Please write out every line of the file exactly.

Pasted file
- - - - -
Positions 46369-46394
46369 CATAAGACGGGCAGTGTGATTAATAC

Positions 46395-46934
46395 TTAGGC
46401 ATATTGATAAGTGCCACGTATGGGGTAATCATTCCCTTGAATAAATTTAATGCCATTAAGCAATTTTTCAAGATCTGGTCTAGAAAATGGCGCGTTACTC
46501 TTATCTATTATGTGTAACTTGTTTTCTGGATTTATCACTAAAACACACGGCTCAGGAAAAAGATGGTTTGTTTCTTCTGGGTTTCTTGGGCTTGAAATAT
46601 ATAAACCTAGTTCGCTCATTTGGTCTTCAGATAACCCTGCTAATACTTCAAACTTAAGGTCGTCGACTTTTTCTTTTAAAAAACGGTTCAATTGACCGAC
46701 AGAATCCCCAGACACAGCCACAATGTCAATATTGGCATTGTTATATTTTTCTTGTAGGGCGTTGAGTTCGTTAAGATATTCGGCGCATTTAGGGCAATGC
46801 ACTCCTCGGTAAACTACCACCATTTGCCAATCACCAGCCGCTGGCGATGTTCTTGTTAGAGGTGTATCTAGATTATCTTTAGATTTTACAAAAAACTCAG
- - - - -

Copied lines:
Positions 46369-46394
46369 CATAAGACGGGCAGTGTGATTAATAC

Positions 46395-46934
46395 TTAGGC
46401 ATATTGATAAGTGCCACGTATGGGGTAATCATTCCCTTGAATAAATTTAATGCCATTAAGCAATTTTTCAAGATCTGGTCTAGAAAATGGCGCGTTACTC
46501 TTATCTATTATGTGTAACTTGTTTTCTGGATTTATCACTAAAACACACGGCTCAGGAAAAAGATGGTTTGTTTCTTCTGGGTTTCTTGGGCTTGAAATAT
46601 ATAAACCTAGTTCGCTCATTTGGTCTTCAGATAACCCTGCTAATACTTCAAACTTAAGGTCGTCGACTTTTTCTTTTAAAAAACGGTTCAATTGACCGAC
46701 AGAATCCCCAGACACAGCCACAATGTCAATATTGGCATTGTTATATTTTTCTTGTAGGGCGTTGAGTTCGTTAAGATATTCGGCGCATTTAGGGCAATGC
46801 ACTCCTCGGTAAACTACCACCATTTGCCAATCACCAGCCGCTGGCGATGTTCTTGTTAGAGGTGTATCTAGATTATCTTTAGATTTTACAAAAAACTCAG